Vandals clock up more bills

The Kihikihi town clock’s recent timekeeping troubles were caused by “malicious” intent, and are not related to council’s recent restoration work.

“Unfortunately, some people have been maliciously interfering with the power supply to the clock, deliberately turning the supply off,” a council spokesperson told The News.

The power supply to the clock and CommSafe’s office could be turned off by a switch outside of their shared building.

“If the power supply is turned on before the (clock’s) counterweight hits the floor, it’s not too much of a problem and the clock will reset itself. Unfortunately, the counterweight has hit the floor, so it’s caused chaos with the mechanism and now we need to pay to get it fixed,” said the spokesperson.

“It is just deflating really, because it is something so simple. And now they have the expense of having to get the clock rewound,” said CommSafe community safety officer Mandy Merson.

“The time had been good for quite a few weeks until the power went out.”

The switch was discovered last month, after Merson called Waipā Networks to restore power to CommSafe’s office.

“The poor guy was scratching his head because he had tested all the things out, but who has an outside switch like that, you know?”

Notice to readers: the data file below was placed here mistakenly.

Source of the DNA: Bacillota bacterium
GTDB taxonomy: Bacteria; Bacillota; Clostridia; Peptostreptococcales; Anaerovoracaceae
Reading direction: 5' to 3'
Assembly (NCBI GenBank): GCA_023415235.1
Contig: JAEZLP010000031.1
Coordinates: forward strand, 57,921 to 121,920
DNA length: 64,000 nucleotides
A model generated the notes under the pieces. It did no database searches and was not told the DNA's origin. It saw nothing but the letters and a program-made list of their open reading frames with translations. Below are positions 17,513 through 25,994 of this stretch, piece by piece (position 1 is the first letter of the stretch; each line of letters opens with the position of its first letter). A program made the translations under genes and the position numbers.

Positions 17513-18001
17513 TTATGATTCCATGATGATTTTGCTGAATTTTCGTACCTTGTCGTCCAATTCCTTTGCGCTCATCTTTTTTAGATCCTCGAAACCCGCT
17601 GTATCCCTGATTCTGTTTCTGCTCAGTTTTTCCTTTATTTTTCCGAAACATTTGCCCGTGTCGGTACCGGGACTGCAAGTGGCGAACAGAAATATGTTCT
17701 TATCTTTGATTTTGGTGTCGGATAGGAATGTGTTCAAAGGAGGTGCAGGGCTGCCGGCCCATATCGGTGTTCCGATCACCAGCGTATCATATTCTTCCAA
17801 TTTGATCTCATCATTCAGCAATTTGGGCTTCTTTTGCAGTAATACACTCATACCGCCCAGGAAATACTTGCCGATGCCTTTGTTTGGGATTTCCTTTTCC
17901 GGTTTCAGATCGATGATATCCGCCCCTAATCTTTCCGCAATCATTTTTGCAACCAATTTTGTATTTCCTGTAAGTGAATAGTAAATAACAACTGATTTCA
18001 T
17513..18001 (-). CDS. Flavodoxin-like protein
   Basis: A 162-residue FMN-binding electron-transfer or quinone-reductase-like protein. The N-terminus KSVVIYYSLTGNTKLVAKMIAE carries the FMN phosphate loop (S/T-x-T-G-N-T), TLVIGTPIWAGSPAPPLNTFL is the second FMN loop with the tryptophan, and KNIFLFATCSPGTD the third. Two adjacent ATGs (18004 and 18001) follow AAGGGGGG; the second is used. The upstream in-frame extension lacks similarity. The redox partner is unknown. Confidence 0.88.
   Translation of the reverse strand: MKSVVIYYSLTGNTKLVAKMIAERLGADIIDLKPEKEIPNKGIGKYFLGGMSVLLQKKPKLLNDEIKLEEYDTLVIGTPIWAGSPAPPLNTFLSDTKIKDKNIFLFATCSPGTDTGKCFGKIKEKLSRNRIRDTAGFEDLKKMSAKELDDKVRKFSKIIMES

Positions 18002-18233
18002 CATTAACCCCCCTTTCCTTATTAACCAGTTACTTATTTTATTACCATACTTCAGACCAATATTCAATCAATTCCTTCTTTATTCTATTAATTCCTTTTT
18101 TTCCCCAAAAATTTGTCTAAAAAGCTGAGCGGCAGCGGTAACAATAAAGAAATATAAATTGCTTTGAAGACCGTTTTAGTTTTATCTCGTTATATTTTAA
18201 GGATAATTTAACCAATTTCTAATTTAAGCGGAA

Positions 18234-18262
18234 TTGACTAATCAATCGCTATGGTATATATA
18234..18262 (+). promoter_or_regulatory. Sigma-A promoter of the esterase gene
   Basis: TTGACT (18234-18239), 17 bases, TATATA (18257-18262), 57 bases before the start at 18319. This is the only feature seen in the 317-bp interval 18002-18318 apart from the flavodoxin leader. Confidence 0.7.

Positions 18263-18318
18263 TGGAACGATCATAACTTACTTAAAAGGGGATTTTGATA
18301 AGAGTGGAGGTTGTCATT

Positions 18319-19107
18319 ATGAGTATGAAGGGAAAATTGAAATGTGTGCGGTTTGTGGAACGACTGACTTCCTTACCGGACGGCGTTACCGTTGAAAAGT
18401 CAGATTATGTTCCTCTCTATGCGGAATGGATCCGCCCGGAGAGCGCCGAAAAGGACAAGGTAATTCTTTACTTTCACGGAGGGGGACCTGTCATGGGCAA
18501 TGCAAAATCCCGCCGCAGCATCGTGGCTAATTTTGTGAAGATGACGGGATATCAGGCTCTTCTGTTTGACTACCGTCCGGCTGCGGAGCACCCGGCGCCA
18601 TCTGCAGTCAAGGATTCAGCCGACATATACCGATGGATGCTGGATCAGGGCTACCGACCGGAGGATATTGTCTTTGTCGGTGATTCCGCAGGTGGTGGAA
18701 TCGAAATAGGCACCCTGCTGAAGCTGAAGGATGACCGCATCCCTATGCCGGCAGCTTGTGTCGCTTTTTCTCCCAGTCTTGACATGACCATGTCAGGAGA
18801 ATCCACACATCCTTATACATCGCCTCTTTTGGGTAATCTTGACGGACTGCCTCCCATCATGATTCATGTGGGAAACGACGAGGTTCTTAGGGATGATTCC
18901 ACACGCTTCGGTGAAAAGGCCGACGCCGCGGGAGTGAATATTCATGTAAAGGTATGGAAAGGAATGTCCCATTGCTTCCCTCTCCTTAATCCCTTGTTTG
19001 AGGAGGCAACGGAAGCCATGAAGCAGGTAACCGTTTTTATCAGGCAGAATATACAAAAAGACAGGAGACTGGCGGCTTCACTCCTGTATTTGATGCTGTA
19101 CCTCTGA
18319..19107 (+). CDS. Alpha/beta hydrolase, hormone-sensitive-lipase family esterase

Merson said rubbish and drink cans had been littered near the switch throughout the month.

Waipā District Council installed security measures around the switch last week, to prevent it from being turned off again.

“It’s disappointing having to take this action because a very small number of people have set out to deliberately cause issues,” said the spokesperson.

Additional actions, such as moving the power switch inside, have been planned by the council to further restrict access to it.

The council started restoring the clock late last year and have retrofitted it with an automatic winding system. It was originally built in 1881 and was stopped in 2017 due to safety concerns.

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